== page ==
class netket.sampler.MetropolisHamiltonian(hilbert, hamiltonian, *args, **kwargs)ΒΆ

Sampling based on the off-diagonal elements of a Hamiltonian (or a generic Operator). In this case, the transition matrix is taken to be:

\[T( \mathbf{s} \rightarrow \mathbf{s}^\prime) = \frac{1}{\mathcal{N}(\mathbf{s})}\theta(|H_{\mathbf{s},\mathbf{s}^\prime}|),\]

where \(\theta(x)\) is the Heaviside step function, and \(\mathcal{N}(\mathbf{s})\) is a state-dependent normalization. The effect of this transition probability is then to connect (with uniform probability) a given state \(\mathbf{s}\) to all those states \(\mathbf{s}^\prime\) for which the Hamiltonian has finite matrix elements. Notice that this sampler preserves by construction all the symmetries of the Hamiltonian. This is in generally not true for the local samplers instead.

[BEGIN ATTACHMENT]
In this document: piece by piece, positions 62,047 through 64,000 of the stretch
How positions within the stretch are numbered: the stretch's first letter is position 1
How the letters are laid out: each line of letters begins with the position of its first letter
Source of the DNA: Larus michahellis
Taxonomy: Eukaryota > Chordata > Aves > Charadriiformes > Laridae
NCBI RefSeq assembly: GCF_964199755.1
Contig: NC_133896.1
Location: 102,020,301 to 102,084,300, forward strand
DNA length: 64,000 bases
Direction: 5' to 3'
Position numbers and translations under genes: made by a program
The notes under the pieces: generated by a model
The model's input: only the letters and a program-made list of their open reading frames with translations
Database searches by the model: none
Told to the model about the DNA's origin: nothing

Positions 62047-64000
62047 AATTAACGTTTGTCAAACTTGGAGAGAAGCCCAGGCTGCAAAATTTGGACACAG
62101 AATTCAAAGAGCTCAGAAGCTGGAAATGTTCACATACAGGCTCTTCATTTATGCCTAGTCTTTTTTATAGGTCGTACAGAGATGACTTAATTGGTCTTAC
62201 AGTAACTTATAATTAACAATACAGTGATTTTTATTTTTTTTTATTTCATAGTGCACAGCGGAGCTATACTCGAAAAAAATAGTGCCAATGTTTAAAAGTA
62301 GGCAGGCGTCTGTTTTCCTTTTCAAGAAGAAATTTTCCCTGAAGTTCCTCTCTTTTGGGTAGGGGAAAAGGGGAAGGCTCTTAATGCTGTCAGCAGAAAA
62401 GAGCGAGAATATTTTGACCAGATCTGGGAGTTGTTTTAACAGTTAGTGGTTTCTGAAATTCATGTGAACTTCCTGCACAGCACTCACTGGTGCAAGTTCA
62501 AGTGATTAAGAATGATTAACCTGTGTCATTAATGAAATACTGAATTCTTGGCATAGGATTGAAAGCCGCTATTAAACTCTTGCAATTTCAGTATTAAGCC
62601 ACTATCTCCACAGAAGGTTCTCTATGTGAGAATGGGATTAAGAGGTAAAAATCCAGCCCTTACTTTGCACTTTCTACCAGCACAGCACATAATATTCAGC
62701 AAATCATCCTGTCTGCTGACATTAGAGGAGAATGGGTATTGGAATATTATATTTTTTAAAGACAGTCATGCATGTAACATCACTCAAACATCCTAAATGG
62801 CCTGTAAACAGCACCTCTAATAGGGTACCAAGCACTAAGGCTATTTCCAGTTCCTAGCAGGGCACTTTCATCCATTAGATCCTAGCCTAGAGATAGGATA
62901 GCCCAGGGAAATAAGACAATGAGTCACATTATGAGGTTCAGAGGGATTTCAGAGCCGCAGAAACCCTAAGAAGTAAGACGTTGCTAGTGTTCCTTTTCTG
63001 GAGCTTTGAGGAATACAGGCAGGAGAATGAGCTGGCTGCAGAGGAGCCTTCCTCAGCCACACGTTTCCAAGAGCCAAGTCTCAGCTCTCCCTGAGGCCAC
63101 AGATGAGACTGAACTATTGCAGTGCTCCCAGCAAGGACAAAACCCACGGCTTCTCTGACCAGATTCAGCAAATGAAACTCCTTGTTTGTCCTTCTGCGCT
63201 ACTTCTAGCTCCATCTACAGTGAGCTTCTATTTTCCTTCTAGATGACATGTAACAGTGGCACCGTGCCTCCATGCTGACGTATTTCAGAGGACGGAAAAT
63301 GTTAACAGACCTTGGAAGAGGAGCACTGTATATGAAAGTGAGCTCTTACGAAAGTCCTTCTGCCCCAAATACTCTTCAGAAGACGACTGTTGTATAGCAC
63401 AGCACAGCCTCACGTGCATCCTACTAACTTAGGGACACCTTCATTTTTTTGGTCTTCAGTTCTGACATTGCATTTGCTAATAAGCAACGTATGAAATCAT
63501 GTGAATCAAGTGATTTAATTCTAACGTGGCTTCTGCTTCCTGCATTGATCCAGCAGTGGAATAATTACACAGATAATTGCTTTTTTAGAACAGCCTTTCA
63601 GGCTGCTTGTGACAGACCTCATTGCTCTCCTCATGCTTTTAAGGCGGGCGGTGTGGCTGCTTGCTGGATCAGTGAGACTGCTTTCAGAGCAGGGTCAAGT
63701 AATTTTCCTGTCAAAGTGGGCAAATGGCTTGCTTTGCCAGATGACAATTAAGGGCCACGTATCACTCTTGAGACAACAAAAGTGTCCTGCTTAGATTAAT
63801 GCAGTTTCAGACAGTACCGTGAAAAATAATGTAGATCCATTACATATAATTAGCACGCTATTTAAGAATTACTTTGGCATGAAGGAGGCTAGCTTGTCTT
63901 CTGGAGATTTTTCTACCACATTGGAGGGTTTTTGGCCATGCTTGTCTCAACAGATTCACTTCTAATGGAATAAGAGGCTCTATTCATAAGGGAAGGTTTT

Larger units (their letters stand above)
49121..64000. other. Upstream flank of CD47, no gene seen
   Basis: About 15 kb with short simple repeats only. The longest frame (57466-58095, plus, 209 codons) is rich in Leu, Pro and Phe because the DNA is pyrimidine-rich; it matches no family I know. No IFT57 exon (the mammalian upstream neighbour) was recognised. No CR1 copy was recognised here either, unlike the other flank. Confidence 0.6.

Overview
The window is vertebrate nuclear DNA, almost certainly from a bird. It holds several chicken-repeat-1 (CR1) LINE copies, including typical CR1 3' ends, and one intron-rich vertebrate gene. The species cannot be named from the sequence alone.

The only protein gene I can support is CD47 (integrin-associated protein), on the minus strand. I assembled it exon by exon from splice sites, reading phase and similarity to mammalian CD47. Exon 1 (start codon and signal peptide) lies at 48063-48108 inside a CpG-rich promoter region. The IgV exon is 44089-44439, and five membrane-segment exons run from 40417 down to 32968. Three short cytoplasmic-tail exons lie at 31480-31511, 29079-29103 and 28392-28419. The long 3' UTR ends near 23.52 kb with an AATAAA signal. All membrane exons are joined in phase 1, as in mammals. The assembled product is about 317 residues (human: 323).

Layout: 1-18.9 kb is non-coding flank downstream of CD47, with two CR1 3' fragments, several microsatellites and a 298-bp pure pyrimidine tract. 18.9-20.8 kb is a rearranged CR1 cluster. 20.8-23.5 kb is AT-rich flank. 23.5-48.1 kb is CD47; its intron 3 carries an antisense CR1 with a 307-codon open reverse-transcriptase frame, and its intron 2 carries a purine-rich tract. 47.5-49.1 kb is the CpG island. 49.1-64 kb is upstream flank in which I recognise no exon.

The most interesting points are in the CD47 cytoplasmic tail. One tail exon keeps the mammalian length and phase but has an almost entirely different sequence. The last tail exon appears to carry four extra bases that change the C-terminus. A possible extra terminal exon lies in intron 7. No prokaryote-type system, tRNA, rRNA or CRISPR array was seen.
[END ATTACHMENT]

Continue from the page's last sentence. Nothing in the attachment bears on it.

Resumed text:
This sampler only works on the CPU. To use the Hamiltonian smapler with GPUs, you should use netket.sampler.MetropolisHamiltonianNumpy

  • machine – A machine \(\Psi(s)\) used for the sampling. The probability distribution being sampled from is \(F(\Psi(s))\), where the function \(F(X)\), is arbitrary, by default \(F(X)=|X|^2\).

  • hamiltonian – The operator used to perform off-diagonal transition.

  • n_chains – The number of Markov Chain to be run in parallel on a single process.

  • sweep_size – The number of exchanges that compose a single sweep. If None, sweep_size is equal to the number of degrees of freedom (n_visible).


Sampling from a RBM machine in a 1D lattice of spin 1/2

>>> import netket as nk
>>> g=nk.graph.Hypercube(length=10,n_dim=2,pbc=True)
>>> hi=nk.hilbert.Spin(s=0.5, N=g.n_nodes)
>>> # Transverse-field Ising Hamiltonian
>>> ha = nk.operator.Ising(hilbert=hi, h=1.0, graph=g)
>>> # Construct a MetropolisHamiltonian Sampler
>>> sa = nk.sampler.MetropolisHamiltonian(hi, hamiltonian=ha)
>>> print(sa)
MetropolisSampler(rule = HamiltonianRule(Ising(J=1.0, h=1.0; dim=100)), n_chains = 16, machine_power = 2, n_sweeps = 100, dtype = <class 'numpy.float64'>)
Return type